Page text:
This paper explores what the first global stocktake (GST1) under the Paris Agreement could usefully do in relation to two elements of its mandate on adaptation, namely, to review the adequacy and effectiveness of adaptation, and to enhance the implementation of adaptation action. This paper also discusses potential outputs from GST1, and how they could facilitate the intended outcomes of the process on adaptation, taking into account a learning-by-doing approach. This paper highlights that a comprehensive collective assessment of the adequacy and effectiveness of adaptation requires data that is currently not available for various reasons. Nonetheless, this paper finds that the GST’s ability to incorporate learning and its scope for continuous improvement provides an important opportunity to develop, apply and refine approaches and methodologies over time to better address the GST’s mandate on adaptation in subsequent cycles. The paper concludes that the GST1 process could help to inform and enhance Parties’ adaptation efforts by identifying priority data needs and gaps, increasing understanding of different approaches to assessing adaptation actions, identifying enabling factors for effective adaptation, and building linkages with parallel processes including on the Global Goal on Adaptation. In this way, the GST1 could play an important role in helping to set a foundation for improved approaches and data on adaptation over time that can feed into future GSTs and support the long-term goals of the Paris Agreement.
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02/11/2022
“Authorisation” is a new but as yet undefined component of the guidance for implementation of Article 6 of the Paris Agreement. Authorisation is important as it triggers both corresponding adjustments and reporting requirements. This paper identifies and analyses open questions related to what is authorised, by what process, for what purpose, the format and timing of authorisation, and how any ex-post changes to authorisation can be made. The answers to these questions can affect the attractiveness for Parties and the private sector to participate in Article 6 cooperation. The paper also outlines areas of Article 6.2 guidance that could be usefully clarified at the international level, and implications of different options for the domestic implementation of Article 6 authorisation provisions, drawing from examples of a few frontrunner Parties who have already established bilateral agreements and domestic structures for international cooperation under Article 6. The paper concludes that some of the open questions could be clarified at the international level, such as how to report any changes to authorisations and if the authorisation needs to be provided concurrently by the participating Parties. Other questions could be clarified at the national level by the participating Parties providing the authorisation. These include whether participating Parties can choose to include additional elements in their authorisations, and which roles authorised entities could play.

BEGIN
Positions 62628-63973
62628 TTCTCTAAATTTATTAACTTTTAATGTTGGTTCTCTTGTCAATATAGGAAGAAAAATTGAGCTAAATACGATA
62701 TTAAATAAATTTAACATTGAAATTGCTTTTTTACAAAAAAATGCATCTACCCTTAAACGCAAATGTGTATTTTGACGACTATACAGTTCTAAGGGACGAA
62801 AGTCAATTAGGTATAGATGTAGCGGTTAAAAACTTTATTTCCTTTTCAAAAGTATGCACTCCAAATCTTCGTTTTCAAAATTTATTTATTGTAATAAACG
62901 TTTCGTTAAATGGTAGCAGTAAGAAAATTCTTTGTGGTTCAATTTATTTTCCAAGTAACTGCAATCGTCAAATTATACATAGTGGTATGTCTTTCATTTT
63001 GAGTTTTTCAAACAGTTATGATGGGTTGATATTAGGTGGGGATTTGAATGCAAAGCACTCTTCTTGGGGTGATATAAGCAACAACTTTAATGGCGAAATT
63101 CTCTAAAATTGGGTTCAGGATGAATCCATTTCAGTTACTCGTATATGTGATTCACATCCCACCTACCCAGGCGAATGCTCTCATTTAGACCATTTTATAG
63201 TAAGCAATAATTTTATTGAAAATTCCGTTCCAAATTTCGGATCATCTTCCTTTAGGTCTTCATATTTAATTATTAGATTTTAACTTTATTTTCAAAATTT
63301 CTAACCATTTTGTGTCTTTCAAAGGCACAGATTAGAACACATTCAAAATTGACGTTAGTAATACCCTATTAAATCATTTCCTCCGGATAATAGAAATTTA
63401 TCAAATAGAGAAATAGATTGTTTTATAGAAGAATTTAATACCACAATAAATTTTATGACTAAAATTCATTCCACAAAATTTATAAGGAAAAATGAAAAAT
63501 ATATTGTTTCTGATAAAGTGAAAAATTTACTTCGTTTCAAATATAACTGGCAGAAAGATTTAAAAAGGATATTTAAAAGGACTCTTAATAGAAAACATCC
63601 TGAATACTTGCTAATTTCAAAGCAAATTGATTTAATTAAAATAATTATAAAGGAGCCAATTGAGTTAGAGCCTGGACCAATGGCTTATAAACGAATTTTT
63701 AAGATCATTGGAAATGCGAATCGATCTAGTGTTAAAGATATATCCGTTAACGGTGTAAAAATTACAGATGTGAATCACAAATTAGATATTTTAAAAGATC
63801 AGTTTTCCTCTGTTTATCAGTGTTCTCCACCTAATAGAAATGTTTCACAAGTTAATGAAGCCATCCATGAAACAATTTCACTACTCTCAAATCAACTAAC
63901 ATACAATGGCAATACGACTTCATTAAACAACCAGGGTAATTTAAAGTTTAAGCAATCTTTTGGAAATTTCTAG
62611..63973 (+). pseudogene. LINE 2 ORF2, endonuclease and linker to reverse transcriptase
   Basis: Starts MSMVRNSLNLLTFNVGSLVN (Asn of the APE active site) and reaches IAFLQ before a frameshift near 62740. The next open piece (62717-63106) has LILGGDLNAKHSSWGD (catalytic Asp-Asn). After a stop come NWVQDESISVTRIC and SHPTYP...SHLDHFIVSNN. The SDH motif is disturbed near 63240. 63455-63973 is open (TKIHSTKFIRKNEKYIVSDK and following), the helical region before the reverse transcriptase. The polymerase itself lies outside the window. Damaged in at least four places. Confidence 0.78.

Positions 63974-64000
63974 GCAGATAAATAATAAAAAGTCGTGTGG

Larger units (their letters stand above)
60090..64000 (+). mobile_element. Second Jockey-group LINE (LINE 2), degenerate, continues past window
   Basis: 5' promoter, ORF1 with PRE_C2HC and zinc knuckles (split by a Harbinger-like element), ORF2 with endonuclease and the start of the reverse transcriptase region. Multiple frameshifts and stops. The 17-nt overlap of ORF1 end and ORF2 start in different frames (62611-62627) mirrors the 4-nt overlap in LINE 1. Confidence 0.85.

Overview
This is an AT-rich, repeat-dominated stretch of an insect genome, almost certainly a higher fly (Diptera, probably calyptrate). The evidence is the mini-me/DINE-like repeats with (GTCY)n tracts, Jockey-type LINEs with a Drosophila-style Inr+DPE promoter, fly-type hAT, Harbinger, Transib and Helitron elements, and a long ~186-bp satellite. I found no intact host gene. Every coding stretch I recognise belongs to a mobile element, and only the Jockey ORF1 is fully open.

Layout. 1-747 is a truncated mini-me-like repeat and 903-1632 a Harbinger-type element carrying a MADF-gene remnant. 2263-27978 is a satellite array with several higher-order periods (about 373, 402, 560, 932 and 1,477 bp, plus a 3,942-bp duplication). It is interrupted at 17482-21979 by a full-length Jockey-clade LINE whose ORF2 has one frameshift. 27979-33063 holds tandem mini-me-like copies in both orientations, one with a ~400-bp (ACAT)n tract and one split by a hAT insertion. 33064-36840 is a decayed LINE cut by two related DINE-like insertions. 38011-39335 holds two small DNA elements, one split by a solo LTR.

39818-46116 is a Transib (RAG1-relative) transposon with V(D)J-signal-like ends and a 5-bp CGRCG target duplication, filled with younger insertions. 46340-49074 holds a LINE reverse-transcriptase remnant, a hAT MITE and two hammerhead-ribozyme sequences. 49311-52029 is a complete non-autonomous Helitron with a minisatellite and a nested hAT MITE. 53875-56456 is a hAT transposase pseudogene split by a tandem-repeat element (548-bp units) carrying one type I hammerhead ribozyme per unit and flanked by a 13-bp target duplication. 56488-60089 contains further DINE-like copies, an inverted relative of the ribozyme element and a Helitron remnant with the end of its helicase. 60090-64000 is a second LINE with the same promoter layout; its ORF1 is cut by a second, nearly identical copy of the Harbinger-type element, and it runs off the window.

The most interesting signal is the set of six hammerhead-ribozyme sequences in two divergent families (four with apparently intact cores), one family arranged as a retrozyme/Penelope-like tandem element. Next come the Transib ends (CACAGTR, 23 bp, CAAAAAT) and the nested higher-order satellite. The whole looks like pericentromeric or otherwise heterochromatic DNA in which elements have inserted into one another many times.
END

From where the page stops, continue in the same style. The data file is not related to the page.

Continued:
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24/10/2022
India has achieved major progress in its energy sector over the last two decades. Still, investment needs to scale up considerably to meet the government’s ambitions to achieve 500 GW of renewable energy capacity and energy-intensity reductions of 45% by 2030. Targeted application of public funds, alongside international climate and development finance, can crowd in investors and channel private capital to meet India’s clean energy goals. The Clean Energy Finance and Investment Roadmap of India highlights key actions needed to accelerate the development of energy efficiency measures in micro, small and medium enterprises, offshore wind and green hydrogen production. The report provides a comprehensive overview of the initiatives to date and challenges to scale up investments. It also provides a number of tailored recommendations for the Government of India, development partners and the private sector.
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13/10/2022
Although policy makers and industry acknowledge the urgency of action for the net-zero industry transition in emerging and developing economies, the investment challenge remains significant. This blog examines the critical role of industry in emerging economies, as well as programmes to support dialogue to identify and propose solutions towards reaching net-zero emissions by mid-century and to achieve the goals of the Paris Agreement.